This English translation was done originally for the benefit of the friends that he made when he was in the UK, and also for the non-Japanese kenshi that visited me at work and did keiko with him. After speaking with his parents, they were happy for me to publish it here and to have kenshi from all over the world learn about – and learn from – his fighting spirit. A fellow kenshi, I think we all have something to learn from him.

This article was published on the 1st of March 2013, the day of Suzunosuke’s high school graduation ceremony.

(産經新聞2013年2月18日)
(原文まま)

難病の子供たちへ 尽くした命」・「病院で授業」訴え実る

闘病生活を送る高校生が病院でも授業が受けられる制度創設のきっかけをつくり、自身も病魔と闘いながら難病に苦しむ子供たちの環境改善を願い、行動してきた1人の男子高校生が亡くなった。大阪府立大手前高校3年、久保田鈴之さん(18)=大阪市旭区。
いったんは克服した小児がんの一種「ユーイング肉腫」が再発する中、1月の大学入試センター試験にも挑戦した。同30日に息を引き取るまで、心配する周囲に親指を立て「頑張る」と気丈に振舞い、最後まで進学の夢をあきらめなかった。(高橋真由子)

ユーイング肉腫は、年間100万人に4人程度の発症頻度と推定され原発性悪性骨腫瘍の一つ。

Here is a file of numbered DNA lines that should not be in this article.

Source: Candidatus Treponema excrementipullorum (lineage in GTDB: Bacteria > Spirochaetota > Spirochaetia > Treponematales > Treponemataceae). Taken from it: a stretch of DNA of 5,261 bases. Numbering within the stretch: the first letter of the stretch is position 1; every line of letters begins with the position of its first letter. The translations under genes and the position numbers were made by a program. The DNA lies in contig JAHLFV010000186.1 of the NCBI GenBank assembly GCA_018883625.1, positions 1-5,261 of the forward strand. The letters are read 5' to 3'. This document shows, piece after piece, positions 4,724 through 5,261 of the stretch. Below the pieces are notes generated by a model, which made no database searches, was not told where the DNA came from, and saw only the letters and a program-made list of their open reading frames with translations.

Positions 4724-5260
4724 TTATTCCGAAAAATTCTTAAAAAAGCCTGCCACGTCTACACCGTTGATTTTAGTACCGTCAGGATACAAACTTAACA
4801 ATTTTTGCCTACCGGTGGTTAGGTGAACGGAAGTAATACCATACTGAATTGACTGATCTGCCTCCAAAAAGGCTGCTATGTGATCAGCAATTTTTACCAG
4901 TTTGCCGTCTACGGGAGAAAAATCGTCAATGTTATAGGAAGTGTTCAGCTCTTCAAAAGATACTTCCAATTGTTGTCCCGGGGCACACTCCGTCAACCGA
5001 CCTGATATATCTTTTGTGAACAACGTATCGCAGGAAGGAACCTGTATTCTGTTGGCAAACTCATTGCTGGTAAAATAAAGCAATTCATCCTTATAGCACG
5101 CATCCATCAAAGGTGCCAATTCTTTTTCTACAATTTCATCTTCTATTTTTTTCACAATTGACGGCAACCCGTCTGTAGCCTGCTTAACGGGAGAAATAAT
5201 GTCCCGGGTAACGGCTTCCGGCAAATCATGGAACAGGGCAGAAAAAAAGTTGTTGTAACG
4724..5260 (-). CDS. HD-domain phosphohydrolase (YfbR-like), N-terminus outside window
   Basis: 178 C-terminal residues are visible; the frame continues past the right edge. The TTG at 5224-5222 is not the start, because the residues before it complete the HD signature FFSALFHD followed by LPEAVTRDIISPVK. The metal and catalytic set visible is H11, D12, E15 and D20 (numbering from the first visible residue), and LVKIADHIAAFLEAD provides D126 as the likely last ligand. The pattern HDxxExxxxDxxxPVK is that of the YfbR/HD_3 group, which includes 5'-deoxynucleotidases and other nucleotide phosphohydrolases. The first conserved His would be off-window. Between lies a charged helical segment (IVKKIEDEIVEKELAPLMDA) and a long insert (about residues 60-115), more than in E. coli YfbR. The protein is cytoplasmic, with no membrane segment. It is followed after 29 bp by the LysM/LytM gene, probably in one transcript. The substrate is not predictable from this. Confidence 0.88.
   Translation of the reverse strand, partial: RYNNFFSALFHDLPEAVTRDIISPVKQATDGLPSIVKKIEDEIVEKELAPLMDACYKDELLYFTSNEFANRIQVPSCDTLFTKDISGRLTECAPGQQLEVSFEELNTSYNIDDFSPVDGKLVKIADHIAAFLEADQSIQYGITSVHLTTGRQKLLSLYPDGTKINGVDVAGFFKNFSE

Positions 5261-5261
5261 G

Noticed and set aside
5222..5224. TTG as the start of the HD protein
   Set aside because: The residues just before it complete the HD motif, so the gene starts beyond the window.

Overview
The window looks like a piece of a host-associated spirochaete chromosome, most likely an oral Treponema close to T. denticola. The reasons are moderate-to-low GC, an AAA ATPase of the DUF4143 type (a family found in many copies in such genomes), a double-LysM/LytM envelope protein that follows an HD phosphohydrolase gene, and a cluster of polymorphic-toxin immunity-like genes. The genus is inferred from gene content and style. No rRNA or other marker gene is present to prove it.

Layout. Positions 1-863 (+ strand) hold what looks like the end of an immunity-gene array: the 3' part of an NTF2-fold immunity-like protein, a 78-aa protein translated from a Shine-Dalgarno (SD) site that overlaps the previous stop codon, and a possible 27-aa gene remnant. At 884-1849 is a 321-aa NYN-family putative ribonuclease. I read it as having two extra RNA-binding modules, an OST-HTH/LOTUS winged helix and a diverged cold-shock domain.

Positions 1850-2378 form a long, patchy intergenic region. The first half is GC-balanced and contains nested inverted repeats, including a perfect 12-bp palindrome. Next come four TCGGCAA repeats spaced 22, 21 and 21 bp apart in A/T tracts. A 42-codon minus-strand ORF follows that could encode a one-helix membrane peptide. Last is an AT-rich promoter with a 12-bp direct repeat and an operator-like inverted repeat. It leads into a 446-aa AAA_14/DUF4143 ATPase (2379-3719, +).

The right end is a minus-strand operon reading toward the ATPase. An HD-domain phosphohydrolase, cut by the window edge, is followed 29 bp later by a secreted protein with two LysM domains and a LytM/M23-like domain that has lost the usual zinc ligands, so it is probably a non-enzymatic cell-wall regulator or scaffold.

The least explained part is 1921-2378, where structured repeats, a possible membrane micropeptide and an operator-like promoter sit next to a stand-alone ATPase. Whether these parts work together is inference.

久保田さんは中学2年で発症。骨を切除するなどの強い痛みを伴う治療を繰り返し、2度の再発にも耐えていた。
中学生のときに院内学級で受けた理科の実験が「一生の思い出になった」という久保田さんだったが、
高校生には院内学級がなく、勉強の遅れを不安に思った経験から、昨年1月、高校生向けの院内学習支援制度の創設を大阪市に要望。
橋下徹市長が「久保田君一人を救えないなら政治なんて要りません」と応じ、大阪府が同4月、入院中の高校生に非常勤講師を派遣する契機になった。久保田さんを含め、これまで8人がこの制度を利用したという。同5月に再発し、余命3ヶ月から半年とされたが、同11月には「これから入院する人、自分よりつらい思いをしている人のために役に立ちたい」と、子供の特定疾患の医療費給付制度の改善を求め国に要望書を提出するなどの活動も行っていた。病状は悪化していたものの進学を強く願い今年1月19日、20日のセンター試験も受験。その後、容体が急変し短い生涯を閉じた。

「夢へ全力 思い継ぐ」・「病院で授業」久保田さん・「センター試験 再発負けず懸命に」

「思っていても、行動に移さないと何も変わらない」。小児がんの一種「ユーイング肉腫」で1月30日に亡くなった大阪府大手前高校3年、久保田鈴之介さん(18)=大阪市旭区=は難病患者の学習環境の改善に向けて取り組む理由をこう語っていた。自らの経験から難病患者を救う仕事に就きたいという夢を持ち、勉強に励み続けた。その死は早すぎたが、久保田さんが抱いた「夢」や「志」は多くの人に受け継がれた。

橋下市長「僕もエネルギーをもらった」